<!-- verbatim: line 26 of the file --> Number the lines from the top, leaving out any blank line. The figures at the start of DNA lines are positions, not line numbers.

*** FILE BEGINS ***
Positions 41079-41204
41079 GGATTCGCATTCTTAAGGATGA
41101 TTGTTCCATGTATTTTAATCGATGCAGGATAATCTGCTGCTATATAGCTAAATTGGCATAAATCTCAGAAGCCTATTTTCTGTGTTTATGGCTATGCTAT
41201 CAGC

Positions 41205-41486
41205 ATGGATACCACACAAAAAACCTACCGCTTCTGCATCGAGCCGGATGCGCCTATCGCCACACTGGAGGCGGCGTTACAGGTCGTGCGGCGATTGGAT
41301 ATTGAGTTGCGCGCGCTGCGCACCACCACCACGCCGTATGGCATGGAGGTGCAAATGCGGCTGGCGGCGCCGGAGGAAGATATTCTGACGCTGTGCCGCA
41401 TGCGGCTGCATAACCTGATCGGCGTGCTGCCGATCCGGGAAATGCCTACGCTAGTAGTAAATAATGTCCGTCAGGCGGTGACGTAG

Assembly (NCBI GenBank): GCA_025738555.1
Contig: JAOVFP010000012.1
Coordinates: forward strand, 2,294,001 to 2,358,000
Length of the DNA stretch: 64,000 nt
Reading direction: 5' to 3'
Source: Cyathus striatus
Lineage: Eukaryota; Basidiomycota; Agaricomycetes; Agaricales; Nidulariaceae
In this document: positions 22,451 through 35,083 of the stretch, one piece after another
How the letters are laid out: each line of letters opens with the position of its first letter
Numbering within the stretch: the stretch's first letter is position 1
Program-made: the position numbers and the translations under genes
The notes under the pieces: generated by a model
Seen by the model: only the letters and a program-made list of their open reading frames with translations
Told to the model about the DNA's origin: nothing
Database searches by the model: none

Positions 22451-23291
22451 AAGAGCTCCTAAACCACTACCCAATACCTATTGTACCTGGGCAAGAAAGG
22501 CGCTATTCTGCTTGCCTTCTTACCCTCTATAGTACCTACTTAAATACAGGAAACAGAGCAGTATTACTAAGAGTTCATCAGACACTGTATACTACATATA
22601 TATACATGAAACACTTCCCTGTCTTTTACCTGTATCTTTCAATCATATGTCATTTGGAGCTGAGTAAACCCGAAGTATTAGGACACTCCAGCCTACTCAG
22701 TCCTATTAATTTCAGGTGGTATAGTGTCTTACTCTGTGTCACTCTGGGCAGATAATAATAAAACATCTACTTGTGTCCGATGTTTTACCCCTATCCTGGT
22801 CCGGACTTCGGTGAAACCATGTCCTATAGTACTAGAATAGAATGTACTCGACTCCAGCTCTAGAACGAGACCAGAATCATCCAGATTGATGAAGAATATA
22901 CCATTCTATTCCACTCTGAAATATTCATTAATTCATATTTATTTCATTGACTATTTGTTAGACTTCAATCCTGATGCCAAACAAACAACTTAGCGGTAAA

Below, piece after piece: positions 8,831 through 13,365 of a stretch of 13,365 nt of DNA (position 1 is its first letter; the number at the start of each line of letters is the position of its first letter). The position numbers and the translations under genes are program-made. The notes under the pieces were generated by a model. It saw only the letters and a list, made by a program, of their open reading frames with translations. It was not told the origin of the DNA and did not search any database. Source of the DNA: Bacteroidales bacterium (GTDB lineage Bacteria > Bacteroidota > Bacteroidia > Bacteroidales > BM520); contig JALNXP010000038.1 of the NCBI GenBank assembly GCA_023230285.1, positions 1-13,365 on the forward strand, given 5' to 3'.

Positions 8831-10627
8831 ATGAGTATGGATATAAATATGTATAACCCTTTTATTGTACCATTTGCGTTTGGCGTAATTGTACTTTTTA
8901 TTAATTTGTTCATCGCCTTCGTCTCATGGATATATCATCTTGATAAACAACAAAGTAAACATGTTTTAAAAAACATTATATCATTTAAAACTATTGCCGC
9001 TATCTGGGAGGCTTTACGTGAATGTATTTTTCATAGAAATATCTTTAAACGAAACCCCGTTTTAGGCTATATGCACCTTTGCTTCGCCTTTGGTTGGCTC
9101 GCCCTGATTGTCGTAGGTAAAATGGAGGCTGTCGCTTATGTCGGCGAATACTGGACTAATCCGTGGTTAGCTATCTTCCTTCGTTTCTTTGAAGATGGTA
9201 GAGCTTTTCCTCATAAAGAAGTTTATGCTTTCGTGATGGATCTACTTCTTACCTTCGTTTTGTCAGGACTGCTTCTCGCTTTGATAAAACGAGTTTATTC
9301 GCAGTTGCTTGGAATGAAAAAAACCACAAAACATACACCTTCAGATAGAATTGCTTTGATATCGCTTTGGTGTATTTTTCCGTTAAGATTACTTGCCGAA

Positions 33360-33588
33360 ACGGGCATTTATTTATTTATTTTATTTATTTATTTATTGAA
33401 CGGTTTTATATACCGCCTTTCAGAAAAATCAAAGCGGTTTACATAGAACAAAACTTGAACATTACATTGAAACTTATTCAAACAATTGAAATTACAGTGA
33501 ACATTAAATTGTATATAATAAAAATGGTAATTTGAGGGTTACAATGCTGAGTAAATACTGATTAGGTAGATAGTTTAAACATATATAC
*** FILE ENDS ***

22501 CGCTATTCTGCTTGCCTTCTTACCCTCTATAGTACCTACTTAAATACAGGAAACAGAGCAGTATTACTAAGAGTTCATCAGACACTGTATACTACATATA